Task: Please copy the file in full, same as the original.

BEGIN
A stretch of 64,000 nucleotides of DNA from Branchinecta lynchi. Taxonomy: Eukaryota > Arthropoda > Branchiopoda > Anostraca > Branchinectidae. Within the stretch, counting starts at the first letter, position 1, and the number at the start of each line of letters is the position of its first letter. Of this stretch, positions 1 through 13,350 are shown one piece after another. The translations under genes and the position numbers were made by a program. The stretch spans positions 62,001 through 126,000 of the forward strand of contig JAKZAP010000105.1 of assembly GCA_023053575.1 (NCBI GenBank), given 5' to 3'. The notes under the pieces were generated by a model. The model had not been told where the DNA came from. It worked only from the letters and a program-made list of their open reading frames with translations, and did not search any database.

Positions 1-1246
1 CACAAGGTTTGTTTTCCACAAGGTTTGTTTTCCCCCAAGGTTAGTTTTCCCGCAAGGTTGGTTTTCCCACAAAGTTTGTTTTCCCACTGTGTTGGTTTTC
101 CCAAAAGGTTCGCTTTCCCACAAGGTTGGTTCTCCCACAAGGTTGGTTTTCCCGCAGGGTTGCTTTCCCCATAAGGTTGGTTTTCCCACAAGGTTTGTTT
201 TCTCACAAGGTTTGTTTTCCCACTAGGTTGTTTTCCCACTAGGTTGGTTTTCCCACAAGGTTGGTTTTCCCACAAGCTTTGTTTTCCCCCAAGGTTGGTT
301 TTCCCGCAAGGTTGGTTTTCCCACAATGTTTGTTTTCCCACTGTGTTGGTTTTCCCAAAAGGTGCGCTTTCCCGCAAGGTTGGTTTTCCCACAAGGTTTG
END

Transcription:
A stretch of 64,000 nucleotides of DNA from Branchinecta lynchi. Taxonomy: Eukaryota > Arthropoda > Branchiopoda > Anostraca > Branchinectidae. Within the stretch, counting starts at the first letter, position 1, and the number at the start of each line of letters is the position of its first letter. Of this stretch, positions 1 through 13,350 are shown one piece after another. The translations under genes and the position numbers were made by a program. The stretch spans positions 62,001 through 126,000 of the forward strand of contig JAKZAP010000105.1 of assembly GCA_023053575.1 (NCBI GenBank), given 5' to 3'. The notes under the pieces were generated by a model. The model had not been told where the DNA came from. It worked only from the letters and a program-made list of their open reading frames with translations, and did not search any database.

Positions 1-1246
1 CACAAGGTTTGTTTTCCACAAGGTTTGTTTTCCCCCAAGGTTAGTTTTCCCGCAAGGTTGGTTTTCCCACAAAGTTTGTTTTCCCACTGTGTTGGTTTTC
101 CCAAAAGGTTCGCTTTCCCACAAGGTTGGTTCTCCCACAAGGTTGGTTTTCCCGCAGGGTTGCTTTCCCCATAAGGTTGGTTTTCCCACAAGGTTTGTTT
201 TCTCACAAGGTTTGTTTTCCCACTAGGTTGTTTTCCCACTAGGTTGGTTTTCCCACAAGGTTGGTTTTCCCACAAGCTTTGTTTTCCCCCAAGGTTGGTT
301 TTCCCGCAAGGTTGGTTTTCCCACAATGTTTGTTTTCCCACTGTGTTGGTTTTCCCAAAAGGTGCGCTTTCCCGCAAGGTTGGTTTTCCCACAAGGTTTG